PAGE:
The Ullswater Way


Welcome to Ullswater and to the Ullswater Way, a 22 mile walking route that circumnavigates the lake through a spectacular landscape rich in history and cultural heritage. It is divided into 4 sections, each served by the Ullswater Steamers. Some people walk the whole Ullswater Way in a day but many prefer to walk the 4 sections separately, beginning or ending the day with a cruise on the Steamer. There are Steamer piers at Glenridding, Pooley Bridge, Howtown and Aira Force.


From Pooley Bridge two additional footpaths explore further afield. The Dalemain Loop passes through historical pasture to the stately Dalemain mansion and on to the ancient church of Dacre with its four stone bears. The Lowther Castle Loop includes a beautiful riverside walk and the charming villages of Askham and Lowther.


To find out more about the walk why not download the detailed maps below, from the Lake District National Park, or purchase a copy of The Ullswater Way Official Guide, available from select shops in the Ullswater valley, at the National Park Tourist Information Centre in Glenridding or from the Inspired by Lakeland website.


Why not leave the car at home? From Penrith train station the 508 Stagecoach bus runs regularly to Pooley Bridge and Glenridding. Ullswater Steamers have regular services to all four piers around the lake. The Ullswater Association Map and Visitor Guide lists places to stay, eat and shop as well as activities, visitor attractions, events and more.


Whether you walk the whole Ullswater Way or combine a shorter walk with a cruise on the Ullswater Steamers, take a moment to step inside the shoes of those who have lived and worked here throughout history and been inspired by its beauty. Follow the Ullswater Way Heritage Trail or browse the Ullswater Heritage Knowledge Bank to find out more.

Creating the Ullswater Way

Dylan Jackman, Former Lake District National Park Ranger, tells the story of how the Ullswater Way came to be.


For some time the idea of a circular walk around Ullswater had been discussed by businesses, residents and organisations such as the National Trust and Lake District National Park. In 2014, this was formally identified as an action in the Ullswater Valley plan.

Some thought that any route around the lake would predominantly follow the lake shore. However, the challenges of negotiating access would be impossible to achieve, and in my opinion would not have been the best way of showcasing the beauty of the Ullswater Valley. Instead, it was proposed that the route would utilise the extensive public rights of way network already in existence.

Ullswater from Gowbarrow © Anne Clarke

Connecting shoreline paths, woodland trails, farmland and popular lakeside villages, would allow visitors to explore places and features away from the lake and offer up opportunities to enjoy the spectacular landscape from different angles.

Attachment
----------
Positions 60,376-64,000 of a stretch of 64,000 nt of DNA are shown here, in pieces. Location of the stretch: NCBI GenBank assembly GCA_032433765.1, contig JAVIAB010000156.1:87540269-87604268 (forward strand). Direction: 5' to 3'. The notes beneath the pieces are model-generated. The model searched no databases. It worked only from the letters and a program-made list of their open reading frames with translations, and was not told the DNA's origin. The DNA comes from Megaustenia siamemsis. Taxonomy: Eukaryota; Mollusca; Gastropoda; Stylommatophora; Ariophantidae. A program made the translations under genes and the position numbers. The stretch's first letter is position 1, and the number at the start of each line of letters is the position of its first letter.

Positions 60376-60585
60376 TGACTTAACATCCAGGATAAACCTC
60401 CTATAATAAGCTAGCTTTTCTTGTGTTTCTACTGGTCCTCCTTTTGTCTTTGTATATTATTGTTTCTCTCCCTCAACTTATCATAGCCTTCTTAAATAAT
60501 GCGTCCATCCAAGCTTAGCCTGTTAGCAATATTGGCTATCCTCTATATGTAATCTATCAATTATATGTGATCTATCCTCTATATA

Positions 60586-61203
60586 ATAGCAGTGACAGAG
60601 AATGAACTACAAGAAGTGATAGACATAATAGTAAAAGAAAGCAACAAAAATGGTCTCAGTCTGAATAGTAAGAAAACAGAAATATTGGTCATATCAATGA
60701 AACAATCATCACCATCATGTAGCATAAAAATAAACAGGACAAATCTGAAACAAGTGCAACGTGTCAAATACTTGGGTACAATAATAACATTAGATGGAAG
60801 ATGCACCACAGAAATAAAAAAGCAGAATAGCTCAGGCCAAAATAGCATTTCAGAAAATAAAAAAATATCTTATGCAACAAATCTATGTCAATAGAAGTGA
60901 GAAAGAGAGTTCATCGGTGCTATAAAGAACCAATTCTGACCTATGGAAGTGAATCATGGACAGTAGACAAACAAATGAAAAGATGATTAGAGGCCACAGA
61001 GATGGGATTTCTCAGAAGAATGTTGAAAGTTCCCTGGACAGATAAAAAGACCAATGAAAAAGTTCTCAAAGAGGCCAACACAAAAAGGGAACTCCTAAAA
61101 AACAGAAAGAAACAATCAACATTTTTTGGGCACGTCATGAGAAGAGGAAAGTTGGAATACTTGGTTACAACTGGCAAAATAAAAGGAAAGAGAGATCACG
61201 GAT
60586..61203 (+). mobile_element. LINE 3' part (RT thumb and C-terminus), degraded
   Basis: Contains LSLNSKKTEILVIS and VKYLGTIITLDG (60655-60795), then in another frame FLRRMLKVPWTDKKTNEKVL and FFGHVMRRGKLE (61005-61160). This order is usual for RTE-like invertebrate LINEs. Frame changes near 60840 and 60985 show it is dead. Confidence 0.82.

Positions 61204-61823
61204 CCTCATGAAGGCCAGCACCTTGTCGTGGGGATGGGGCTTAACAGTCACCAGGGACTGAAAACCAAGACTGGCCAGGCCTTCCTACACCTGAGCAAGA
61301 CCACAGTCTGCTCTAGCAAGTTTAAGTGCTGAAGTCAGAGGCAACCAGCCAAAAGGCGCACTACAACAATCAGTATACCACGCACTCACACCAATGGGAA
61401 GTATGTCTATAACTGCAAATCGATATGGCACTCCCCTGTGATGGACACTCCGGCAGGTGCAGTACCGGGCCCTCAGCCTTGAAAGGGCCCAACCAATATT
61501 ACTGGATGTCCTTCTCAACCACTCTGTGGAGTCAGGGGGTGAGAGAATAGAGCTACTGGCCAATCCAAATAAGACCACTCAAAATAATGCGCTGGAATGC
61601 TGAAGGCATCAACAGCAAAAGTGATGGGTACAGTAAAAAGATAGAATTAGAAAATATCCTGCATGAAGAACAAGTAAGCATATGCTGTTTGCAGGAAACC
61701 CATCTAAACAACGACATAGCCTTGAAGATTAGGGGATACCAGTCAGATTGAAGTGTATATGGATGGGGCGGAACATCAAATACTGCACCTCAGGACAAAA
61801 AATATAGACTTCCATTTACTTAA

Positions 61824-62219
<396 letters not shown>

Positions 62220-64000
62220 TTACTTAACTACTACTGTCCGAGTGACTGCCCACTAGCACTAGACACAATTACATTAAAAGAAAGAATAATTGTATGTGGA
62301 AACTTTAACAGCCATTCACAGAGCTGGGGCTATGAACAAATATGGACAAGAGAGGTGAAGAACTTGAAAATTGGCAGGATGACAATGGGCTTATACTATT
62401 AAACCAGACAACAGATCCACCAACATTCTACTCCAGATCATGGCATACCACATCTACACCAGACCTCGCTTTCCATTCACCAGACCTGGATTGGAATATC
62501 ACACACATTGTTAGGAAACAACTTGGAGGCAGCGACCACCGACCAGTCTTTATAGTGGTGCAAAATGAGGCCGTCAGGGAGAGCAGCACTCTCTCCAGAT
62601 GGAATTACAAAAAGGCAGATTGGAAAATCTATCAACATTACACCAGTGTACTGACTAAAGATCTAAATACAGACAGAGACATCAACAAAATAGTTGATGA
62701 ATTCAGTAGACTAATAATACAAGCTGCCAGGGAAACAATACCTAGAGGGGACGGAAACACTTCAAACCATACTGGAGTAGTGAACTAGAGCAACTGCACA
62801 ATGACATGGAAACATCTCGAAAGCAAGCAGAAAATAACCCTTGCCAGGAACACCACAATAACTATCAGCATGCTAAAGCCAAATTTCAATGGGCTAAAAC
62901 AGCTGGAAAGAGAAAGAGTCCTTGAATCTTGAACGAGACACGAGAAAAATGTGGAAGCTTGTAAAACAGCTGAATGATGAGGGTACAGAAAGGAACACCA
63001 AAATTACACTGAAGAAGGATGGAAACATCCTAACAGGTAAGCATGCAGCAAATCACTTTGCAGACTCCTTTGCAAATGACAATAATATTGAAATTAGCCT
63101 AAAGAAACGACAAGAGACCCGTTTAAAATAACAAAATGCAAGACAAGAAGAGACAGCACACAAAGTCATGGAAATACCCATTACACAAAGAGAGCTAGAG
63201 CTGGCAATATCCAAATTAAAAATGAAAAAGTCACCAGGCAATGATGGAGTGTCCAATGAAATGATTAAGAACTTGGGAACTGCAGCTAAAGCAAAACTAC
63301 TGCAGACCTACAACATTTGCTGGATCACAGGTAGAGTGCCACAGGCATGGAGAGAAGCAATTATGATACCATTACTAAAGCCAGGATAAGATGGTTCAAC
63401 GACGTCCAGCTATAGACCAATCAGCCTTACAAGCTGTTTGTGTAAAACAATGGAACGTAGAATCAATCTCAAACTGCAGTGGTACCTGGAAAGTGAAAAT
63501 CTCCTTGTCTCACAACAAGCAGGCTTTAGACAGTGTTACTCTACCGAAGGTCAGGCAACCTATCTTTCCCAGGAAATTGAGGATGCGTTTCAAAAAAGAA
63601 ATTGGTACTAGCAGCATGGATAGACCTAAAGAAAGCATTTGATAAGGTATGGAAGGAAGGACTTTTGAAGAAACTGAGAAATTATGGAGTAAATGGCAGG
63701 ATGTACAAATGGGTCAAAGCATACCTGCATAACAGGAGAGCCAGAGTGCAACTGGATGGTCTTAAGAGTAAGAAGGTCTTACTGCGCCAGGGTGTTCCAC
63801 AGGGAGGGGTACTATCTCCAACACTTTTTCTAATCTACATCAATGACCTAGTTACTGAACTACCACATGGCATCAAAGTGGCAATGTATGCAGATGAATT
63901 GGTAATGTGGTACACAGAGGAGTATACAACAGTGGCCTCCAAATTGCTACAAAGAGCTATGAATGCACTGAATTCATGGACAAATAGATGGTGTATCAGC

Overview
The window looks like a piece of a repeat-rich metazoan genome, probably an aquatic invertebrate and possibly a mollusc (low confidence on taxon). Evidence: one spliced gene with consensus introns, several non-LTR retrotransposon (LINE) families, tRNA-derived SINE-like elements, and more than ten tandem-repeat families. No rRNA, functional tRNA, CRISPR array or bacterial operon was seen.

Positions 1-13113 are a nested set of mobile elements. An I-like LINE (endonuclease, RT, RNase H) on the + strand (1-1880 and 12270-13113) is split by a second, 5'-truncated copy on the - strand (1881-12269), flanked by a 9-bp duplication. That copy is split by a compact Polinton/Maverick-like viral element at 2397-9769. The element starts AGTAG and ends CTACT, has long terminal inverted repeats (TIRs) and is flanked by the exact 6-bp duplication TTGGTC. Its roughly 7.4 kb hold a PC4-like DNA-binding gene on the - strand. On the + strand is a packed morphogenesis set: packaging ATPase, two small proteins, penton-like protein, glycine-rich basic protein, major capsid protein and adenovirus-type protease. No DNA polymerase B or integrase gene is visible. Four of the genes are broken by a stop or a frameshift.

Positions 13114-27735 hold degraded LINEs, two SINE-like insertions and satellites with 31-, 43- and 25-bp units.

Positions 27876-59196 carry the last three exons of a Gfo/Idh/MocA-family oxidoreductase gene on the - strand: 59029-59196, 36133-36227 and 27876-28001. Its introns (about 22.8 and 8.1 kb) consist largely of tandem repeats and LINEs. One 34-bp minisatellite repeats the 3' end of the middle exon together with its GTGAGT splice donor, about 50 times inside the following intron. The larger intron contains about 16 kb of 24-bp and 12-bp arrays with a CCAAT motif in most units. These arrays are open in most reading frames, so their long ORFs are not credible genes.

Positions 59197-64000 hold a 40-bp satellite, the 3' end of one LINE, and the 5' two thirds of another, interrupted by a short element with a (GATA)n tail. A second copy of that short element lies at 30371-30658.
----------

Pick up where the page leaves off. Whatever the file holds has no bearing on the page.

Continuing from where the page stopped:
In 2015 I remember highlighting a circular route around Ullswater, that used the footpaths and bridleways, but I couldn’t connect the route from Waterfoot to Bennethead. Whilst there were permissive routes, there was no legal right to be able to walk between the two. Fortunately, both the landowners, Lake District Estates and the Lightburn family, were amazingly supportive and allowed the creation of 1.5 miles of new public footpath, which completed the 20 mile Ullswater Way.


It was also important that as many people as possible could enjoy and complete the walk, not just elite walkers. So the route was designed in smaller sections that could be combined with a boat trip or open-topped bus ride. Whilst the Ullswater Way has always been a challenging walk through the countryside, low level options at Gowbarrow and Barton Fell were identified as alternatives. The alternative routes also provide different views to enjoy and locations to explore, which it is hoped will encourage visitors to complete the Ullswater Way more than once.


Once the route was finalised, funding allowed for gates to be renewed, marketing and branding produced, and despite Storm Desmond, the Ullswater Way was officially launched in April 2016.

Since its launch, The Ullswater Way has been a phenomenal success, with tens of thousands of people walking the route. It has been embraced by so many residents, businesses, landowners and visitors to Ullswater. Its success has led to the creation of The Ullswater Heritage Trail, as well additional loops to Dalemain and Lowther Castle.

© Dylan Jackman

"I feel immensely proud to have played my part in creating such an iconic walking route, and I hope that going forward that the Ullswater Way can be maintained, protected and cared for so that future generations can continue to enjoy “England’s most beautiful lake”.

Launch of the Ullswater Way

Suzy Hankin, Area Ranger for the Lake District National Park, and Jim Walker of Ullswater Steamers, speak at the time when the Ullswater Way was launched in 2016.

It was less than a year after the havoc wreaked by Storm Desmond.